DTD Construction Basics
You already know that DTDs represent the original schema technique supported by XML, and are tightly integrated with the documents they describe. Therefore, to understand how DTDs are constructed, you must first understand how they relate to XML documents. In order to use a DTD with a document, you must somehow associate the DTD with the document. This association is carried out through the document type declaration, which must be placed at the beginning of an XML document just after the XML declaration:
<?xml version="1.0"?> <!DOCTYPE talltales SYSTEM "talltales.dtd">
The second line in this code is the document type declaration for the Tall Tales document you saw earlier. The main thing to note about this code is how the Tall Tales DTD is specified.
The terminology surrounding DTDs and document type declarations is admittedly confusing, so allow me to clarify that DTD stands for document type definition and contains the actual description of a markup language. A document type declaration is a line of code in a document that identifies the DTD. So, the big distinction here is that the definition (DTD) describes your markup language, whereas the declaration associates it with a document. Got it? Let’s move on!
A DTD describes vital information about the structure of a document using markup declarations, which are lines of code that describe elements, attributes, and the relationship between them. The following types of markup declarations may be used within a DTD:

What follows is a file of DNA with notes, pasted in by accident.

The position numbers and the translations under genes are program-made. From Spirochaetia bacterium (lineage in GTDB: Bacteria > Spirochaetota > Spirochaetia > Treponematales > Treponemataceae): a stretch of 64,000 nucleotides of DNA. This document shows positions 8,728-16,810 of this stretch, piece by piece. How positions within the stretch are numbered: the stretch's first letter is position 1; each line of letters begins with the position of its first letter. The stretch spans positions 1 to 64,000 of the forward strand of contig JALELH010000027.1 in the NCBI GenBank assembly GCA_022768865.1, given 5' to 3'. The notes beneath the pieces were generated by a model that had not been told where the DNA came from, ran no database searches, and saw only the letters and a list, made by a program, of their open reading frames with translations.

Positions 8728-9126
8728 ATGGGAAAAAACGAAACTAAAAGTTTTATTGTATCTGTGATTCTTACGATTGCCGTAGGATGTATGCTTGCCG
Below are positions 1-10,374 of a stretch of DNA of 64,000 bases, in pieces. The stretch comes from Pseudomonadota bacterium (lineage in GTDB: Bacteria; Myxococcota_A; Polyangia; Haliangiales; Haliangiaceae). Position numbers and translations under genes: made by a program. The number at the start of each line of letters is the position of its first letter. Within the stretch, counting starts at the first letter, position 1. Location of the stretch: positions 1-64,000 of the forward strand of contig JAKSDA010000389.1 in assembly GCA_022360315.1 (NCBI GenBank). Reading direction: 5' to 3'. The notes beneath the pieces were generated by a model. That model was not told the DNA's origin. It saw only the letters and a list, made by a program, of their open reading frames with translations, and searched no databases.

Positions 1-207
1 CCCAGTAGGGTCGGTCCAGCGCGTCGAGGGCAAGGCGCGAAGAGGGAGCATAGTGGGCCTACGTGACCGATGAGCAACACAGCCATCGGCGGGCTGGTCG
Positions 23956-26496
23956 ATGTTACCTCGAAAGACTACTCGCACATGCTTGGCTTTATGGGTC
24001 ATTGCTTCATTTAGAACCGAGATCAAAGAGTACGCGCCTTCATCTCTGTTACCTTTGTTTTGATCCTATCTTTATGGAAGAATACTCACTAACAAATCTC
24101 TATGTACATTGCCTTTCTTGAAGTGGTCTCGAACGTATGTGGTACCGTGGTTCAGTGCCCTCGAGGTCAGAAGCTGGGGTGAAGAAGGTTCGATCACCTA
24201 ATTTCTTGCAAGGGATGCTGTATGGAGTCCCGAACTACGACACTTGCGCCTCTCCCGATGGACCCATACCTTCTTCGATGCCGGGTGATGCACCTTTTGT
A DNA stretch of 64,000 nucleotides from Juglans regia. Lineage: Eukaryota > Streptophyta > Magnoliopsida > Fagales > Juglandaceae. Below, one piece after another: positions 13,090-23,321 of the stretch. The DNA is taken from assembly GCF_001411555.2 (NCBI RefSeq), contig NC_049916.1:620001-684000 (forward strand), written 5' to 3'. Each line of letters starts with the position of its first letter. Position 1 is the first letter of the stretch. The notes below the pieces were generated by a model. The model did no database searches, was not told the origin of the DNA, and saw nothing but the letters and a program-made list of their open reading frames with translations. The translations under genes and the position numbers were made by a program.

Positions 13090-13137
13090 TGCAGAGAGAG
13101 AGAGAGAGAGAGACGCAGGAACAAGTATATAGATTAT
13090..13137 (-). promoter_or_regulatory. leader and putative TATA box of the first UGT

- The elements allowed in the document
- The attributes that may be assigned to each element
- Entities that are allowed in the document
- Notations that are allowed for use with external entities
Elements and attributes you know about, but the last two markup declarations relate to entirely new territory. Don’t worry because you learn more about entities and notations in the next hour, "Digging Deeper into XML Documents." For now, it’s important to understand that the markup declarations within a DTD serve a vital role in allowing documents to be validated against the DTD.
When associating a DTD with a document, there are two approaches the document type declaration can take:
- It can directly include markup declarations in the document that form the internal DTD.
- It can reference external markup declarations that form the external DTD.
These two approaches to declaring a DTD reveal that there are two parts to a DTD: an internal part and an external part. When you refer to the DTD for a document, you are actually referring to the internal and external DTDs taken together. The reason for breaking the DTD into two parts has to do with flexibility. The external DTD typically describes the general structure for a class of documents, whereas the internal DTD is specific to a given document. XML gives preference to the internal DTD, which means you can use it to override declarations in the external DTD.
Breaking Down a DTD
The following code shows the general syntax of a document type declaration:
<!DOCTYPE RootElem SYSTEM ExternalDTDRef [InternalDTDDecl]>
The external DTD is referenced by ExternalDTDRef, which is the URI (Uniform Resource Identifier) of a file containing the external DTD. The internal DTD corresponds to InternalDTDDecl and is declared between square brackets (). In addition to the internal and external DTDs, another very important piece of information is mentioned in the document type declaration: the root element. RootElem identifies the root element of the document class in the document type declaration syntax. The word SYSTEM indicates that the DTD is located in an external file. Following is an example of a document type declaration that uses both an internal and external DTD:
<!DOCTYPE talltales SYSTEM "TallTales.dtd"> [ <!ELEMENT question (#PCDATA)> ]>